Even though records were broken last year in terms of wind power installations, the rate of growth continued to decline compared to previous years. Unfortunately, offshore wind power was, with the exception of a small handful of nations, a sideshow to onshore wind power.

This is particularly striking in the United States, which has the second-largest amount of wind power installed in the world and virtually tied for most new installations last year, where there still is not a single completed offshore wind farm -- even though there are several planned, including the over-a-decade-in-the-works Cape Wind.

A Fraction of a Fraction of Power Generation

Global offshore wind power, at the end of 2012, totaled 5.4 gigawatts, concentrated, with but two exceptions, both in Europe. For comparison, total global wind power capacity now tops 282 gigawatts; new installations alone last year were nearly 45 gigawatts.

Though the United Kingdom ranks sixth in terms of overall wind power capacity, with 8.5 gigawatts, it leads the world in offshore wind power by a huge margin -- not surprising considering it’s an island nation, with very high population density and an ancient connection with the sea. Last year the U.K. installed a bit over 850 megawatts of offshore wind power, bringing the national total to 2.95 gigawatts.

The second-ranked nation, Denmark, trails far behind, with a total of 921 megawatts of offshore wind power, just 47 megawatts of it installed last year. China occupies the third spot, with 390 megawatts (in two projects), 127 megawatts new for 2012. Belgium, Germany, and Netherlands round out the fourth through sixth places on the list, as well as being the only other nations with over 200 megawatts of offshore wind power.

As one delves more deeply into the rankings, it becomes slightly absurd. Though in an absolute sense both Norway and Portugal have some offshore wind power capacity, it’s so low (2.3 megawatts and 2 megawatts, respectively) that it bears asking whether a project with fewer than five turbines really counts as a commercial wind farm, except in a technical sense that it does generate power for money.

Currently, the three largest offshore wind power project are, not surprisingly, in the U.K.: the 504-megawatt Greater Gabbard wind farm, the 367-megawatt Walney Wind Farm and the 300-megawatt Thanet project.

Much larger projects are in the works though, and frankly have been for what seems like forever. Projects in various stages of completion just topping the two U.K. projects named above, going all the way up to the 1,000 megawatts London Array, always seem to be just a little while away from completion. Truly massive, multi-gigawatt projects have been proposed for the North Sea, but these are a ways off.

U.S. in Second Place Overall, But Offshore Projects Languish

In the U.S., not only have no offshore wind power projects been completed, but little even approaching this scale is even being contemplated -- even though reports have shown that offshore wind power alone could power the entire East Coast.

A sampling of projects currently at one stage or another of planning or proposal include a 30-megawatt project off Block Island; a project off the coast of Maryland (currently on hold); a 12-megawatt project off  the coast of Texas; and a 20-megawatt project in Lake Erie (yes, offshore wind power can mean freshwater, too).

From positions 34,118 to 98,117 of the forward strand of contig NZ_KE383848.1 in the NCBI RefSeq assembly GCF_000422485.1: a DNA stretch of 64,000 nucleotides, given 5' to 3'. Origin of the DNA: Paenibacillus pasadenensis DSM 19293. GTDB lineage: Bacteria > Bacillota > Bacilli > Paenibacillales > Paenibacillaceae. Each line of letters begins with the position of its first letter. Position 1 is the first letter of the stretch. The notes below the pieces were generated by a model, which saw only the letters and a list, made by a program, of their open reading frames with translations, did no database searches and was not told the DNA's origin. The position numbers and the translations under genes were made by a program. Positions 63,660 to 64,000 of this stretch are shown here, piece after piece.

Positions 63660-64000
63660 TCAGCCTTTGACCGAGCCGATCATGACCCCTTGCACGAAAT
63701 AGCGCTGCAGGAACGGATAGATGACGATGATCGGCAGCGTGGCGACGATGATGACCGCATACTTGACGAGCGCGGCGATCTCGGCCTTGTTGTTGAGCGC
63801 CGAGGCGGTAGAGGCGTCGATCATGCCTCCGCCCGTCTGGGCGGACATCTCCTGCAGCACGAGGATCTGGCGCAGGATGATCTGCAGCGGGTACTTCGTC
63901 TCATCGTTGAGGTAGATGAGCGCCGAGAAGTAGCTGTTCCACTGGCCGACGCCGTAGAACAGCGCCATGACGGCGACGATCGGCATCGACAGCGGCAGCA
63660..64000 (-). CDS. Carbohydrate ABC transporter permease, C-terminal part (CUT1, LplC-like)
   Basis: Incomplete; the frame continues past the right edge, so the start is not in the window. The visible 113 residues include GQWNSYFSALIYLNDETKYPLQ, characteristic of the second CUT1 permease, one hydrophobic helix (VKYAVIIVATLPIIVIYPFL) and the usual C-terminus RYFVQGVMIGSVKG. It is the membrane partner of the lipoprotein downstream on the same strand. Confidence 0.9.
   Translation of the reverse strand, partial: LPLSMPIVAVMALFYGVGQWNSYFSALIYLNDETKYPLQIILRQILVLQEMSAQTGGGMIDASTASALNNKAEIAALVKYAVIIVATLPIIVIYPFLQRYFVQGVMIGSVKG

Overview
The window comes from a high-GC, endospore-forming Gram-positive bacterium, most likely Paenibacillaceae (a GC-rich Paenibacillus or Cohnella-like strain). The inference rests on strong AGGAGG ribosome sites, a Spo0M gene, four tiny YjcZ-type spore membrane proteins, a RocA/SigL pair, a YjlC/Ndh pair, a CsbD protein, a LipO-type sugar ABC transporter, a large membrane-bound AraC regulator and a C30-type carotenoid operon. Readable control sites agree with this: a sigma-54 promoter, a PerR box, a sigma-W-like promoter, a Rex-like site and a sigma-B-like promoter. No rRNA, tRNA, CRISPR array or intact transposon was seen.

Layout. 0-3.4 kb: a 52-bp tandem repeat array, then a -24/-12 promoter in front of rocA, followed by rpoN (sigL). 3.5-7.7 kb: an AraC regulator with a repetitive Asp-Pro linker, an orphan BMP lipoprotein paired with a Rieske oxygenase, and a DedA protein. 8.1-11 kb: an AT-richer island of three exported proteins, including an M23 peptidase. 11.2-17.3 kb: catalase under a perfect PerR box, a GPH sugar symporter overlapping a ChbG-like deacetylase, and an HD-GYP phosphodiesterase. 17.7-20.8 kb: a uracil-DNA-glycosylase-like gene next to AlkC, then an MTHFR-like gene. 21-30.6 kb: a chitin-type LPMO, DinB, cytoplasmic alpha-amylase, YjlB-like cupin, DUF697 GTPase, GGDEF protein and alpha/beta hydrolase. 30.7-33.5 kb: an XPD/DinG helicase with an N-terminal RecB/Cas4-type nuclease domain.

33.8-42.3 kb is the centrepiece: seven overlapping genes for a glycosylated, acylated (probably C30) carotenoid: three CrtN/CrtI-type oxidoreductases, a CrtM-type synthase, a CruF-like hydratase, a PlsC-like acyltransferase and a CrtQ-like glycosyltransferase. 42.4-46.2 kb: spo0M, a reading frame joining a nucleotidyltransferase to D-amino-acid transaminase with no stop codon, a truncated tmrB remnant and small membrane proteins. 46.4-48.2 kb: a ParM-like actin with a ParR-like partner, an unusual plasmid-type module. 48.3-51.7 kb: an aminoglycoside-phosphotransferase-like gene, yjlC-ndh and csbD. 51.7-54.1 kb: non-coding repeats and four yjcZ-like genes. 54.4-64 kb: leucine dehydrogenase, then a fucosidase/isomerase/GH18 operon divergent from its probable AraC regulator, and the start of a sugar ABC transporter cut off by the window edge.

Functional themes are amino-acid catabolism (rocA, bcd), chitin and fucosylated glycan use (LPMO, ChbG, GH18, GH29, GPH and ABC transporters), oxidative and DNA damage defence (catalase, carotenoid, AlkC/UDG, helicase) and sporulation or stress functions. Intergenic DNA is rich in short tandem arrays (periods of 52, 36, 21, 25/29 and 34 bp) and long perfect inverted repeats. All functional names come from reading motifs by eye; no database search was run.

And then there’s Cape Wind. Initiated over a decade ago, and subject to an intense back-and-forth battle for approval, the 24-square-mile project in Nantucket Sound is planned to have 130 3.6-megawatt turbines. It’s currently the only offshore wind power project in the U.S. to have all its permitting in place. The most recent estimate for completion is for it to begin producing electricity in 2015, with it coming to full capacity in 2016.

For over a year now, the Obama administration, acting through the Department of Interior (which handles resources on the continental shelf), has technically fast-tracked offshore wind power development, streamlining offshore wind power approval off New Jersey, Maryland, Delaware, and Virginia.

At the time, Kit Kennedy summed up the situation for NRDC Switchboard. Though a year old, it pretty much still stands as an accurate assessment:

“The process for getting offshore wind power off the ground in this country takes far too long. The projected timeline for approval of an offshore wind project is currently seven to nine years, far longer than the typical siting process for a fossil fuel power plant (which is two to three years). It’s a crying shame that it has taken so long to get clean, homegrown offshore wind turbines up and running while fossil fuel power plants, with their plethora of health and environmental impacts, can be green-lighted in a fraction of the time.”

Image: Bureau of Ocean Energy Management

As for the potential for offshore wind power in the U.S. waiting to be tapped, check out the chart above. Adding that all up, tallying the potential at different water depths, it’s 4,180 gigawatts -- more theoretical potential than all of the U.S.’s current electricity capacity from all sources by a factor of four. Even taking into consideration that the far right column involves putting turbines into water depths greater than is currently done, it’s still more power than is currently being generated.

Here’s the really sobering part (or encouraging part, depending on your mood): Wind power right now provides just 3.46 percent of all the electricity generated in the U.S. So little, but so much room for expansion -- and reduced environmental impact.


Editor's note: This article is reposted in its original form from EarthTechling. Author credit goes to Mat McDermott.